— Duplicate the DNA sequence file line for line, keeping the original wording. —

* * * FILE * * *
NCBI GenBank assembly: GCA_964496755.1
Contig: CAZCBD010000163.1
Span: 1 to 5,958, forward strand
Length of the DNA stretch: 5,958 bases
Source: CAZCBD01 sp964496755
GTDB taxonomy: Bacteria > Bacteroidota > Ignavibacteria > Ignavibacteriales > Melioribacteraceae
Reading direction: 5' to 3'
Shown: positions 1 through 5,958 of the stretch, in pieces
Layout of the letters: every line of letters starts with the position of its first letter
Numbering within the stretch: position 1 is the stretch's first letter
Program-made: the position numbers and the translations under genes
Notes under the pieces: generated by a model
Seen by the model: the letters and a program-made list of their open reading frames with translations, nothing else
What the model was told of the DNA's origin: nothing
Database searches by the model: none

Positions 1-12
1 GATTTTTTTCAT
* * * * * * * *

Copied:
NCBI GenBank assembly: GCA_964496755.1
Contig: CAZCBD010000163.1
Span: 1 to 5,958, forward strand
Length of the DNA stretch: 5,958 bases
Source: CAZCBD01 sp964496755
GTDB taxonomy: Bacteria > Bacteroidota > Ignavibacteria > Ignavibacteriales > Melioribacteraceae
Reading direction: 5' to 3'
Shown: positions 1 through 5,958 of the stretch, in pieces
Layout of the letters: every line of letters starts with the position of its first letter
Numbering within the stretch: position 1 is the stretch's first letter
Program-made: the position numbers and the translations under genes
Notes under the pieces: generated by a model
Seen by the model: the letters and a program-made list of their open reading frames with translations, nothing else
What the model was told of the DNA's origin: nothing
Database searches by the model: none

Positions 1-12
1 GATTTTTTTCAT